Tag Archives: misery

Dark Days of the Soul

I’m passing through the shadows. It’s really damn dark and lonely in here.

This isn’t how my life was supposed to be. If I’d known, when I decided to throw myself body and soul into mothering five children, that I would fail so often and so profoundly to help them find joy in life, that they would all be so frequently miserable, full of conflict, anger, disgust, resistance to any good thing, would I have carried on?

Nothing else I’ve ever done has even come close to being as rewarding as being a Mama. So if that vocation is such a pit of misery for everyone involved, then nothing else would be worth it either.

The only logical alternative is oblivion.

I open the book The Heart of the Buddha’s Teaching by Thich Nhat Hanh. In it he writes:

Even if we are in pain, if we can see meaning in our life, we will have energy and joy. Energy is not the result of good health alone or the wish to achieve some goal — material or spiritual. It is a result of feeling some meaning to our life.

But what does it all mean?

I’ve always identified too well with the existentialists. I’ve always been able to see much too clearly how none of this has any rhyme or reason. All the explanations of some jealous, angry higher power torturing us into being so afraid that we will do anything to avoid even more torment in hell’s eternity… I’m certainly not going with that brilliant philosophy.

What does it mean?

Does it mean we prove how tough we are to just plod along, even when everyone around us hates everything and wishes we were dead, out loud, several times a day?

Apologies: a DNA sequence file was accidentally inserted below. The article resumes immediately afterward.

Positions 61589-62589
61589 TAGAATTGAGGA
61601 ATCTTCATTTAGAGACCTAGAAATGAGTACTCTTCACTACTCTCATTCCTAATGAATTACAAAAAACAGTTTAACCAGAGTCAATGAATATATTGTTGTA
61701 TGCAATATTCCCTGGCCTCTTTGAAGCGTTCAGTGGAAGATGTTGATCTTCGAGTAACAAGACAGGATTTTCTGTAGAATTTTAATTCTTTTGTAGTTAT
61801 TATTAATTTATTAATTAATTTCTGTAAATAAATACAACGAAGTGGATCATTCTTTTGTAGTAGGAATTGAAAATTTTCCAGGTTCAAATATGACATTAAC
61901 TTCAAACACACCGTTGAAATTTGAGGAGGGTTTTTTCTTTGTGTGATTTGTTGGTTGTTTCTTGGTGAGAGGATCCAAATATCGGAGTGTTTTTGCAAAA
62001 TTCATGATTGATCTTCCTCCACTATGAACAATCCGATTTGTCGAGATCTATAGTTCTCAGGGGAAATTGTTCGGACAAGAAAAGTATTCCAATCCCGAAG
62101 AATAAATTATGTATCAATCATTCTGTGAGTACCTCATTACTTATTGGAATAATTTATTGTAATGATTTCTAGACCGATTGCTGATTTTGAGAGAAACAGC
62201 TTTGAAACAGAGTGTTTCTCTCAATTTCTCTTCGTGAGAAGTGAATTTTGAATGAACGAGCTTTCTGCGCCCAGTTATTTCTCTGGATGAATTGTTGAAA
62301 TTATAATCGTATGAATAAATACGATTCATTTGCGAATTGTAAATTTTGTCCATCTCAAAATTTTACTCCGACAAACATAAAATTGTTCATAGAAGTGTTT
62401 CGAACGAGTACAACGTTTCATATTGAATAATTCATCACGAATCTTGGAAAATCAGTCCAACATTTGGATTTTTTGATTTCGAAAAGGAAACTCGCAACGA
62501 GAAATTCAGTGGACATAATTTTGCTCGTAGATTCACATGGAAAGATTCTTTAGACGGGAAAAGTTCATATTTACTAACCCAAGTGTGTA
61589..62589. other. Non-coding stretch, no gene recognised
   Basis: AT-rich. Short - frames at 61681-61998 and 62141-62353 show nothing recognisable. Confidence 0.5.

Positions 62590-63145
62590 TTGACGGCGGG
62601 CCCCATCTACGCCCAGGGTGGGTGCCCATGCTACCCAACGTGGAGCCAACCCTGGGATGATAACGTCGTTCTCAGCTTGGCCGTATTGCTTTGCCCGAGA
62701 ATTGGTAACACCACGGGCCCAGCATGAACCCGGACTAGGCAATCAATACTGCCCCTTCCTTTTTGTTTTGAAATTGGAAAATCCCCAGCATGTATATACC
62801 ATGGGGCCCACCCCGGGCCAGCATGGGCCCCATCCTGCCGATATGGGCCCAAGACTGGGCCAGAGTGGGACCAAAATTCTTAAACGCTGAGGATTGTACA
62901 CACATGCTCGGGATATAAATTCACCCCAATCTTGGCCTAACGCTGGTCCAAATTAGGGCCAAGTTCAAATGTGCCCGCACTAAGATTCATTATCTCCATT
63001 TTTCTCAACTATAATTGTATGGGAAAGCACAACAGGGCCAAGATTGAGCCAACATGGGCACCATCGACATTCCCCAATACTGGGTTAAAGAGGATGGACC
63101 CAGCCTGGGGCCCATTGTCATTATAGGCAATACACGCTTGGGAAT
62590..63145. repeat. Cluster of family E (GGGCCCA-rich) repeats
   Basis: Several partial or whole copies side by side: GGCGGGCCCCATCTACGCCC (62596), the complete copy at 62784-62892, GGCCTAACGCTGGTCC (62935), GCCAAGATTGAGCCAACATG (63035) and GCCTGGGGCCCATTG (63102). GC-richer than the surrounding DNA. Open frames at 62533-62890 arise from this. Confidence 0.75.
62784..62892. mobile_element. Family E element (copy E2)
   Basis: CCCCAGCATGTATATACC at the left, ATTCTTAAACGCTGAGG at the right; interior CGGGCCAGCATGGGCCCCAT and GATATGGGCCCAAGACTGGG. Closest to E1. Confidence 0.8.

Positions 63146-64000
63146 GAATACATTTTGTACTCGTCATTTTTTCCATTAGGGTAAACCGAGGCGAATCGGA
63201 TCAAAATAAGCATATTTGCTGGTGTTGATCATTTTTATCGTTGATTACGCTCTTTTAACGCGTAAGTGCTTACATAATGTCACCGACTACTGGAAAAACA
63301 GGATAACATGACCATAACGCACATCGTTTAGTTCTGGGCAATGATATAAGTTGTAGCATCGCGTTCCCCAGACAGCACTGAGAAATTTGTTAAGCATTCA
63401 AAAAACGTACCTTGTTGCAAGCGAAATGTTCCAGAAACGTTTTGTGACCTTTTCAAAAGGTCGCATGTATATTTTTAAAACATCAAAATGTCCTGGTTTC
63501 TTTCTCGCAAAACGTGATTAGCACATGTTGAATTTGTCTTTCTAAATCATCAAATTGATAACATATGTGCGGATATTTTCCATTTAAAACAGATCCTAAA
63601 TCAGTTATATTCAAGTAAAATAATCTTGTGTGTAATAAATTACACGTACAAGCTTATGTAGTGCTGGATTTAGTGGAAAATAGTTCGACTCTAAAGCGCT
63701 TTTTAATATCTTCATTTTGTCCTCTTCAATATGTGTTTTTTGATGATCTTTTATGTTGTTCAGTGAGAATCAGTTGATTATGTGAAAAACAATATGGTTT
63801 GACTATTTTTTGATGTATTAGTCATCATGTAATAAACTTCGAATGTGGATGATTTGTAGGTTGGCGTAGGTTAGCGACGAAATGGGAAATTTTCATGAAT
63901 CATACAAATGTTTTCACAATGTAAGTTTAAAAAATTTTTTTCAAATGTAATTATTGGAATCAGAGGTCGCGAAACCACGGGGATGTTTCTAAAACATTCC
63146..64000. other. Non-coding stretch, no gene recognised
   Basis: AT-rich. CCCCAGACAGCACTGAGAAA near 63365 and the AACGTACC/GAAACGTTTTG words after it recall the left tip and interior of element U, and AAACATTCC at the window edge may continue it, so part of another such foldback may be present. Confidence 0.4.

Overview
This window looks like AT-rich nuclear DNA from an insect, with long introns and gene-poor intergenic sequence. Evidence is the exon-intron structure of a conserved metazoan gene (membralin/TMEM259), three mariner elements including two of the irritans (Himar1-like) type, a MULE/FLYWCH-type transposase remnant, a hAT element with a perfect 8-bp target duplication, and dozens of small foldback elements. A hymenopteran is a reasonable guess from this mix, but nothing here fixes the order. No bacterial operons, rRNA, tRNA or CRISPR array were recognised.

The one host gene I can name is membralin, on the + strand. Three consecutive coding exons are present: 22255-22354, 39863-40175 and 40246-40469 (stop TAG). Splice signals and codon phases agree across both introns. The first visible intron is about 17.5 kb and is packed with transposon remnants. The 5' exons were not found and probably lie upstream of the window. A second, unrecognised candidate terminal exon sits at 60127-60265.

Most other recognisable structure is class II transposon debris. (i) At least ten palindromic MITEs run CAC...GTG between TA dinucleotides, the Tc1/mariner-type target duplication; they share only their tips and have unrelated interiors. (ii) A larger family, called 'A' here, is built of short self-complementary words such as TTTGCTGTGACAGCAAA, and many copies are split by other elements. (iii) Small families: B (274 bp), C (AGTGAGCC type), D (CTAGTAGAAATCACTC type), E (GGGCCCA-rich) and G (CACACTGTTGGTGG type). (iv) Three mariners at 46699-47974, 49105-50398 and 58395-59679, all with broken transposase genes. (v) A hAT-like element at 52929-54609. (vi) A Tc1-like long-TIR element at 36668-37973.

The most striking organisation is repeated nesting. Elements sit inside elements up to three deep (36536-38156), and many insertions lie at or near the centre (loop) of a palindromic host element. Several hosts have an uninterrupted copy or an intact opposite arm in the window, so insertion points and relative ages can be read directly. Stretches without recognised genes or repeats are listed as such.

Is it worth all the misery for those couple of minutes a day when the kids get along and share a giggle?

Cuz here’s what it seems to boil down to: It sucks being alive. It’s hard, frustrating, at times agonizing, frightening, a constant, relentless struggle with someone or something. Even the richest, most spoiled brats in the world are still heavy with misery over some kind of drama, lacking, addiction, pain, sorrow. None of us escapes it.

What does that mean? What significance could it possibly have for people to carry on, slashing and smashing as best they can through the jungle of every day life?

I feel like if I could just get the point, I could be a better person, and relieve the suffering of those around me just a bit.

But instead of relieving suffering, I have actually created five new people with the infinite capacity to experience horrific misery.

I remember when my first was born, the thought occurred to me, I’ve given birth, and I’ve given death. I’ve just condemned an innocent soul to death. Hopefully not soon, hopefully not painful, hopefully in her sleep after many years of blissful existence. But nevertheless, however it happens, it was because of my choices.

No wonder people want to put off the responsibility on some higher power, who has the “Plan,” and they are just hopeless pawns in “his” game, trying desperately to follow “his” rules in order to escape punishment for the terrible shortcomings that “he” bestowed upon them.